After World War II, Czechoslovakia became a communist state; during the transition to a communist one-party state, decrees permitting the forced11 expulsion of German and Hungarian minorities from ethnic enclaves in Czechoslovakia came into effect, and Hungarians were forcibly relocated to Sudetenland, on the borders of Czechoslovakia The Czechoslovak government deported more than 44,129 Hungarians from Slovakia to the Sudetenland for forced labour1213 between 1945 and 1948,13 and the Beneš decrees remain legally in effect in the Czech Republic14
SlovakiaeditJán Slota, the ex-chairman of Slovak National Party SNS, claimed that the Hungarian minority of Slovakia "is a tumour in the body of the Slovak nation"151617
In Slovakia, Hungarian and pro-Hungarian political parties are a stable part of the political system Anti-Hungarian sentiment had been cricicized particularly during the third government of Vladimír Mečiar In the past, so-called "Hungarian card" had been used mainly by the Slovak National Party SNS18 against the granting of a special status to the Hungarian minority; it argued for the complete assimilation of the Hungarian minority into Slovak societyverification needed It considers that Hungarians in Slovakia are actually overprivileged1819 After personal changes in the presidium, SNS abandoned similar rhetoric and formed a common government with pro-Hungarian Most-Híd in 2016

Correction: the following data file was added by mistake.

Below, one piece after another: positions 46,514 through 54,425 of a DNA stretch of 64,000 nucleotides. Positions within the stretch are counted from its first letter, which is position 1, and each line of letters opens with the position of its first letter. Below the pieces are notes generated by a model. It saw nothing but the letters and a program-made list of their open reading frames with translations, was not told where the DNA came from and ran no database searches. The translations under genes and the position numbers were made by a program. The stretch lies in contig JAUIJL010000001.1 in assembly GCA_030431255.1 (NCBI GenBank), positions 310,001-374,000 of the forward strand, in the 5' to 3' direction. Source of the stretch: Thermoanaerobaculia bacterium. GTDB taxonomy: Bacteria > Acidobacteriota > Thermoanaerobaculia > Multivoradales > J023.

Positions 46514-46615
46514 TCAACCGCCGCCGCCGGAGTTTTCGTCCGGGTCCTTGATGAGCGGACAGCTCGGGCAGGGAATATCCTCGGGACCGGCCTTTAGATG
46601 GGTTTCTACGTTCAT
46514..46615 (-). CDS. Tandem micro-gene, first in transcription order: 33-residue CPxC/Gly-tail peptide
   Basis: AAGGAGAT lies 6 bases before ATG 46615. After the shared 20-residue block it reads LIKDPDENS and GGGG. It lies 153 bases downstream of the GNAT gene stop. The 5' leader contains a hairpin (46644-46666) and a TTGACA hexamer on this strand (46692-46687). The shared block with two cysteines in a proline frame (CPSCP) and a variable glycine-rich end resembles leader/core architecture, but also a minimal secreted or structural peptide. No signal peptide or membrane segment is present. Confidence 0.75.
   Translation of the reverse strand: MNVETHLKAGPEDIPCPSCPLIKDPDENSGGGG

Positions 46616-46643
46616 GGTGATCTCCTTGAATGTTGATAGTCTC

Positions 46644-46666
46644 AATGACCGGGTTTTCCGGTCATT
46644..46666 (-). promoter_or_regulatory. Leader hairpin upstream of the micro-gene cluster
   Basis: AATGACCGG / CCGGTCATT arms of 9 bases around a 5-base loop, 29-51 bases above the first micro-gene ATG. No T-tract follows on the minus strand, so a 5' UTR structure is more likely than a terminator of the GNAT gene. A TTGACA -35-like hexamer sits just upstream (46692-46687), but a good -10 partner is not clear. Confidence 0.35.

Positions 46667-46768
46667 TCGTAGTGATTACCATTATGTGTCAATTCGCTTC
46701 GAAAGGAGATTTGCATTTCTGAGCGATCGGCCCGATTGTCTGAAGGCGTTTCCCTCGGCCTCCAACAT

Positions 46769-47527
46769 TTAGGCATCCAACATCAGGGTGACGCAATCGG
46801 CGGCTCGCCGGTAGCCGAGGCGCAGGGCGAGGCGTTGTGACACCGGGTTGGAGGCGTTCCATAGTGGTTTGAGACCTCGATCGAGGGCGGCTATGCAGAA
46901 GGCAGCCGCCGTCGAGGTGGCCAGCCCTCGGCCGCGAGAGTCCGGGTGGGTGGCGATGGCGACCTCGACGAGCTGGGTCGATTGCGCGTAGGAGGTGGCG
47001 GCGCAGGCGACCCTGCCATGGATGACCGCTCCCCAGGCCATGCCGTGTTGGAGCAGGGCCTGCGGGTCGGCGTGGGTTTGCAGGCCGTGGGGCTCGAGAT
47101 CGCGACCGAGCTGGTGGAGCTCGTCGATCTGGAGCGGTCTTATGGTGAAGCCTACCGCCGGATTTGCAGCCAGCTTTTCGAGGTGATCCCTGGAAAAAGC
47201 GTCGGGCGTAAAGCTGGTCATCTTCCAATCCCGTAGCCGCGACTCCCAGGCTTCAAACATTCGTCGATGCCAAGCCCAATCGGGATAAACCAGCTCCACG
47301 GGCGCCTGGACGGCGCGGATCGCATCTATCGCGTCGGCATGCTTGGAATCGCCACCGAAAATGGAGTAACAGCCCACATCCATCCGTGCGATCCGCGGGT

Anti-Hungarian rhetoric of some far-right organizations in Slovakia is based on historical stereotypes and conflicts in the common history as interpreted from nationalistic positions and recent events In such interpretations, the arrival of old Hungarian tribes is described as the occupation by barbarian tribes and contributed to the destruction of Great Moravia Other negative sentiments are related to the period of Magyarization, the policy of interwar Hungary, the collaboration of Hungarian-minority parties with the Hungarian government against Czechoslovakia, the First Vienna Award and the Slovak–Hungarian War20 Hungary is accused of being still trying to undermine the territorial integrity of Slovakia, and local minority politicians are accused of irredentism20 However, anti-Hungarian sentiment is not typical even for all far-right organisations, and the leader of the Slovak Brotherhood emphasised the need for collaboration with Hungarian far-right organisations against materialism and multiculturalism20